for this - permanent COAs were sold, on 9-track tape, IIRC,
but temporary COAs were not sold, but just kept on file at the local post office, so one could just submit a temp. COA every
six months (the maximum duration of a temp. COA).
Speaking of misfiles, I've got a PO box in Poulsbo, WA, 98370. I received a letter that was address to that box number...but in Cleveland, TN, 37320.
How the heck could a letter end up that far off? The label was printed, not handwritten, and the printer wasn't running out of ink or skipping or anything like that. There is nothing whatsoever unclear about it, so no way was it a reading error.
Return to Sender Not at This Address Self Inking Rubber Stamp (Red Ink) - Large https://www.amazon.com/dp/B0745432KW/
Guess it's just what you're used to.
The FTC regulates the privacy of sharing personal data including health info by entities not covered by HIPAA, such as personal health apps. So if a govt agency wanted to investigate this, it would probably be the FTC using basic privacy laws. HIPAA wouldn’t apply.
(IANAL, just have a fair amount of experience with HIPAA & HITECH)
Edit: Added more details.
But the situation isn't hard to understand. The entire building has a single code, and the delivery guy is responsible for inserting mail into the individual lock boxes, and he reads the addresses off the envelopes to decide where it goes so he doesn't need a code.
I do agree with your sentiment, though. They know it won't work as expected, so why did they allow you to sign up?
In reality, when you send a letter, you are placing it into the care of the postal service. Your letter is only handled by postal employees, and mailbox privacy is codified in federal law. There's clearly an expectation that the postal service is not releasing your information to third parties without your consent. The information on the outside of the envelope is not meant for, nor is it needed by, anyone other than the postal service
Nowhere does it say that post office employees are the only ones who can handle your mail, and in reality the postal service has a ton of contractors that also handle the mail. They do stuff like bulk delivery and OCRing hand written addresses.
A friend of mine contracted with one of the companies that does the hand writing recognition, and if the computers can't recognize an address then a picture of the envelopes get sent off to a team of data entry people who see the address on a screen and type it in by hand.
It's also fairly common for delivery people to screw up and deliver mail to the wrong address, especially in large apartment complexes.
There's also nothing special about postal employees. Why would you trust them more than anybody else? They're bound by the same federal mail tampering laws as everybody else, but nothing above and beyond that.
"When did you last receive a piece of mail from your Cancer / HIV Doctor?"
-> leverage knowledge to extort patient
"When do payroll checks arrive?"
-> break into building on that afternoon and steal checks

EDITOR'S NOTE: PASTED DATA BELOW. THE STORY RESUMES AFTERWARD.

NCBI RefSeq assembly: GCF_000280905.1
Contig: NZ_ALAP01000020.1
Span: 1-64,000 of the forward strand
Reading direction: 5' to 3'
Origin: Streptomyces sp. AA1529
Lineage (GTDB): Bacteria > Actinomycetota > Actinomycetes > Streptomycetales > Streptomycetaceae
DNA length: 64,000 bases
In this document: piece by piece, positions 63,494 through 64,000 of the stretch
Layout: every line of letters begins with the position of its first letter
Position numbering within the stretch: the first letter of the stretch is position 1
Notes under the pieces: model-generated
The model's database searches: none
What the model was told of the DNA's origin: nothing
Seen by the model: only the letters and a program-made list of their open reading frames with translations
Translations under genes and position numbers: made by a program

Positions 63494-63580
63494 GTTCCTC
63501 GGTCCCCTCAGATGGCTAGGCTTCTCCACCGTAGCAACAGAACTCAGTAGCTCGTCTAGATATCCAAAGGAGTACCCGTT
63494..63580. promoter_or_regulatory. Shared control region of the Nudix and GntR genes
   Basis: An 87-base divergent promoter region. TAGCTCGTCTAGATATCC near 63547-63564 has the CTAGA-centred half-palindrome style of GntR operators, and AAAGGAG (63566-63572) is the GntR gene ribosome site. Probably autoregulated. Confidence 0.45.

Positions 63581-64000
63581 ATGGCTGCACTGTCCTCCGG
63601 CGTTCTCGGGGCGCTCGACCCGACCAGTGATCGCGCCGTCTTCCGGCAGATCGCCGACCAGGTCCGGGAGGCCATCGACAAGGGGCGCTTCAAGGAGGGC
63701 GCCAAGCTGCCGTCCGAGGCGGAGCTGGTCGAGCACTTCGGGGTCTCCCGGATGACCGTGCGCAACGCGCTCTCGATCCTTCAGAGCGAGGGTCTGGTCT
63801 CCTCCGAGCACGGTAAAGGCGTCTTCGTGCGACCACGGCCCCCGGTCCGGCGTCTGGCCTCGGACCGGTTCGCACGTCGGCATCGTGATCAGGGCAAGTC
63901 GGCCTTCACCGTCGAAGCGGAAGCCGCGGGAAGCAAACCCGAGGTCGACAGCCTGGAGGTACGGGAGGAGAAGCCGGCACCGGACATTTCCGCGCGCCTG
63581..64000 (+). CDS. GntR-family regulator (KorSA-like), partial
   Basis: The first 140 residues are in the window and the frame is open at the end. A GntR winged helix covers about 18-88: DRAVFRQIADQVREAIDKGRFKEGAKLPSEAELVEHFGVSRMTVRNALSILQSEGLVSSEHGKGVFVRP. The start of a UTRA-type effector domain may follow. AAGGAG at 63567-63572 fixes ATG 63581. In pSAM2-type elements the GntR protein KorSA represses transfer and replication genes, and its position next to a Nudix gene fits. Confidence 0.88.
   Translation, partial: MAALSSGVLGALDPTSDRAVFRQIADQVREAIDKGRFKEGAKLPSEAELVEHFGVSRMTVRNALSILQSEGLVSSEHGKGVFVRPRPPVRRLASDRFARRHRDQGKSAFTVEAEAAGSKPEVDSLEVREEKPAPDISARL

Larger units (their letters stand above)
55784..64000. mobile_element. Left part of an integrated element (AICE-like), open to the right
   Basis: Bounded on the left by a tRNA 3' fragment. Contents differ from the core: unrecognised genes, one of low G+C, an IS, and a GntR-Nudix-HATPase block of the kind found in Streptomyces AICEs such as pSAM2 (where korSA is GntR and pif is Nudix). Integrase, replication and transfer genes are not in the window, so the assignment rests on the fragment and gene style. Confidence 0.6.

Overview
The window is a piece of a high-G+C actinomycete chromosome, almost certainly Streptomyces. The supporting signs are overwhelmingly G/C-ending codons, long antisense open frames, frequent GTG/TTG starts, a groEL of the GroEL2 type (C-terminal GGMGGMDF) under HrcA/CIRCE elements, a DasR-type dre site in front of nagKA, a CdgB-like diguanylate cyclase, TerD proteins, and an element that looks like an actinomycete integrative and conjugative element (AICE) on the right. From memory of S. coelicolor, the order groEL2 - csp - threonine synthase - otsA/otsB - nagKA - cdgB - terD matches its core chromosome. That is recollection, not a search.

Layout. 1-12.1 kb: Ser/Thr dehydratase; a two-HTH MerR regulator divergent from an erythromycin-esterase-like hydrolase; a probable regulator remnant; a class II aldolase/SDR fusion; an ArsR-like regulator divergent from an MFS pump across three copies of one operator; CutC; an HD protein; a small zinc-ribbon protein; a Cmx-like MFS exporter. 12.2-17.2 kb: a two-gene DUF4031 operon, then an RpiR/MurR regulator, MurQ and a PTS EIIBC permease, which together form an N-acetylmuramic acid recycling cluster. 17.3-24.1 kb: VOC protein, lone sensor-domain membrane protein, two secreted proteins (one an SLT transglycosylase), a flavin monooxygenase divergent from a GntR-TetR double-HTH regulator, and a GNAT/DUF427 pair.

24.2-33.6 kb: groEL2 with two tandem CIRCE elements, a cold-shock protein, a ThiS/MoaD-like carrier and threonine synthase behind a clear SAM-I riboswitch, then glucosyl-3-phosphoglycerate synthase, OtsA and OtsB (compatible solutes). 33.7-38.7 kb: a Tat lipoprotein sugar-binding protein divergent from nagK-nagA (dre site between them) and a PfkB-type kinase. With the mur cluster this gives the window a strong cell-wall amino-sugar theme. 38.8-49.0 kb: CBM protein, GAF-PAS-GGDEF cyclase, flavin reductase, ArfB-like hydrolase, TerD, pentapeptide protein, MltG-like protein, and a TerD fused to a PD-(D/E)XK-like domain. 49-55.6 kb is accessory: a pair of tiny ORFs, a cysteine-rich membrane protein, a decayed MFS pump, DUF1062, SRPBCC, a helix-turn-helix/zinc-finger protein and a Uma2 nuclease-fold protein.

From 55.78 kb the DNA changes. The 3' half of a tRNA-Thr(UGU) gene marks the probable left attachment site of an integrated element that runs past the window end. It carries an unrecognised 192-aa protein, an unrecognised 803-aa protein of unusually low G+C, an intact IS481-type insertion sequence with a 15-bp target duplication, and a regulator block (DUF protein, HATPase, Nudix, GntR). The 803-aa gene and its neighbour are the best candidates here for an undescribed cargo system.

I had my mail forwarded to my colleague while I was traveling for business for 2 months. Signed up for informed delivery with his address but my name (that's how I was forwarding mail).
Not only did I not have to verify that I live at that address and hence started receiving emails with images of my incoming mail, but I also received images for his and his wife's mail.
Trying to set up informed delivery for my address required some sort of in person address verification which I didn't feel like completing, but the emails with scans of incoming mail still are sent to me daily (which is all I needed anyway). Very concerning how anyone could easily observe my mail this way.
By the way, it seems that address verification is only required to access some sort of dashboard, but this doesn't prevent the emails with images of incoming mail to be sent.
Outbox's shutdown note:
There is something about either forwarding/address changing or this informed delivery that allows USPS to sell your new address to junk mailers. I signed up for both at the same time and was flooded with new junk mail the day I moved in. It gives me a serious distaste for the postal service as an organization.
Mostly not a problem, except when a site does the "ask questions about your credit report to verify identity" thin, and asks about prior addresses I need to watch for that address.
 Briefly, me and the neighbors have the same last name. I'm at address 537 Our Street, and they are at 567 Our Street. They submitted a change of address form for 567 Our Street. It turns out the house they live in belonged to the wife before they got married, and in the post office records it is still listed under her maiden name.
So when they filed the change of address, someone at the PO noticed that the name did not match the records for 567, but did match for 537, assumed that it was from me and I had botched entering the address, "fixed" it, and processed it.
The permanent change of address triggers advertising that targets new residents. Restaurants want to try to snag your regular business before you find other options on your own. Hardware stores expect that you might be doing some post-move remodeling. Insurers might try to sell you on a new homeowner or renter policy. Cable and phone companies offer you limited-time deals for new customers.